Investors worried about the International Monetary Fund's prediction of an extended era of lousy economic growth should probably relax.
Or rather, they might want to pay better attention to the price they pay for growth rather than the absolute rate at which the economy is going to grow.
The IMF last week released a report predicting an extended period of subpar growth in developed and emerging markets, laying the blame on slowing population growth and a puzzling lack of investment.
In developed economies potential growth will average just 1.6 percent over the next five years, up from the 1.3 percent since 2008, but a lot weaker than the 2.3 percent clip from 2001 to 2007.
The implications for stock market investors is perhaps less dire than you would assume. In fact, though studies find different outcomes, there does not appear to be a positive correlation between economic growth and equity returns, with some studies showing quite the opposite.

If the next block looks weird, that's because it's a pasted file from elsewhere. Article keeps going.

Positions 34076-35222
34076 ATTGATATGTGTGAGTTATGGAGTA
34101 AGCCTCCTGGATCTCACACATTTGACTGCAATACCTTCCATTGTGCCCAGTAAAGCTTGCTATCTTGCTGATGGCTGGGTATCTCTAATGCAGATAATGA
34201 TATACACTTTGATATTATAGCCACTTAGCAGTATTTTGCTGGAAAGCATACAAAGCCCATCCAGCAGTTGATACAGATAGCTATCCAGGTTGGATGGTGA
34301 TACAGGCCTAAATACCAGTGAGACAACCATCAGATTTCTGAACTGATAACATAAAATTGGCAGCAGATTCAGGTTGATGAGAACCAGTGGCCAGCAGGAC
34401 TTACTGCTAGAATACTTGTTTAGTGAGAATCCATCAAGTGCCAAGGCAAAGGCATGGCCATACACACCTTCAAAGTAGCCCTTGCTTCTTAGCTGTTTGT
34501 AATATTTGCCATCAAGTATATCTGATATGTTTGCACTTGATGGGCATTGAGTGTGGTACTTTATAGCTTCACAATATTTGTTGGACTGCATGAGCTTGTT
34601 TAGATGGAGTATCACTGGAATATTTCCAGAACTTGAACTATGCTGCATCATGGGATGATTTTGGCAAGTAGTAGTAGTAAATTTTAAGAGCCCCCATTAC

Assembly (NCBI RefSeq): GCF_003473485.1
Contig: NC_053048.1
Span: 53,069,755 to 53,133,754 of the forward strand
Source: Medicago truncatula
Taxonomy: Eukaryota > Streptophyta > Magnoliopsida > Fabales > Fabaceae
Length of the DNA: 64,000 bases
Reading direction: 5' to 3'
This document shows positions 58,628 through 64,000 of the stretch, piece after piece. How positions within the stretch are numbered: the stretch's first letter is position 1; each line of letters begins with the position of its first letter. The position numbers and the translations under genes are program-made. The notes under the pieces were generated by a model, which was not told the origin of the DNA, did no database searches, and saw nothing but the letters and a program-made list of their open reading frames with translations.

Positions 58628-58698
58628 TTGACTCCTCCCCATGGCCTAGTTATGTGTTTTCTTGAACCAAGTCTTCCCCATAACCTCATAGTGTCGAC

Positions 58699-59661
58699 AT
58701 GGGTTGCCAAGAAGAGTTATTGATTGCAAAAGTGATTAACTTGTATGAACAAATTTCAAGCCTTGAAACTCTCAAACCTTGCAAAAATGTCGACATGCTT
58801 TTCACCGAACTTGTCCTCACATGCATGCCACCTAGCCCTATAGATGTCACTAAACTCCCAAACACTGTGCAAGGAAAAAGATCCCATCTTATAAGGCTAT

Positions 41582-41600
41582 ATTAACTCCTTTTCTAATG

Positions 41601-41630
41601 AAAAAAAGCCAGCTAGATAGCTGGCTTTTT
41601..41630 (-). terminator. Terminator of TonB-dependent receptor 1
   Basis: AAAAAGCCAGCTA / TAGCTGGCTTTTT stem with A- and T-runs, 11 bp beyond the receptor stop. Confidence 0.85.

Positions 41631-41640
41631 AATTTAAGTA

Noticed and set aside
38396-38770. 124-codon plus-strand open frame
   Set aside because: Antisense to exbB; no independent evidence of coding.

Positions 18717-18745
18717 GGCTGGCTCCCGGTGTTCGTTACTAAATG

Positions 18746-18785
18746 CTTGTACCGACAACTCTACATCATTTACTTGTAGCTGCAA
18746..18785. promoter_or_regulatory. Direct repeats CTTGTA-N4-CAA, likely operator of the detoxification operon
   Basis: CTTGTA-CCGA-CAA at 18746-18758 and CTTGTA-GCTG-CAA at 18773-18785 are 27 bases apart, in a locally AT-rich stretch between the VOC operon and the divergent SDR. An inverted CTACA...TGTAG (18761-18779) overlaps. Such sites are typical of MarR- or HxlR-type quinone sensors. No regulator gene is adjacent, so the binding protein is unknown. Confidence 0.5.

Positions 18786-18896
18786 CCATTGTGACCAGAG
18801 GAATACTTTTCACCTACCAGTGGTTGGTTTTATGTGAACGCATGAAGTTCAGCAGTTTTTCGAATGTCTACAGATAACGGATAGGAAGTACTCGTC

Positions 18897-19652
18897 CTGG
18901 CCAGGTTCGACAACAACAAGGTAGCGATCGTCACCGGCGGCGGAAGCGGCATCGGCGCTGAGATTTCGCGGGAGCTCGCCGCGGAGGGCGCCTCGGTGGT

And this is not just a monetary-policy-driven phenomenon.
"The cross-country correlation of real stock returns and per capita GDP growth over 1900–2002 is negative," Jay Ritter of the University of Florida wrote in a benchmark 2004 study. "Economic growth occurs from high personal savings rates and increased labor force participation, and from technological change."
To be clear, low economic growth will make it more difficult for debt-encumbered countries to grow their way out of trouble, which ultimately might imply some mix of sovereign debt woes, rising taxes and declining currencies. Those are not a great backdrop for equity investors.
But overall, Ritter argues that not only is past economic growth irrelevant for equity investors, but that even knowledge of future rates of growth is of little use.
This argument throws the focus onto the quality of the investments being made by a given corporation. It also makes crucial the price an investor pays for that growth.
Two elements of the IMF study that could be troubling: The working age population will, from 2020, be contracting in Germany and Japan, with Korea and China not far behind. Second, growth is being impaired by a lack of investment in large economies.
Perhaps the best advice is for investors to concentrate on what they can control: what they are willing to pay.
James Saft is a Reuters columnist.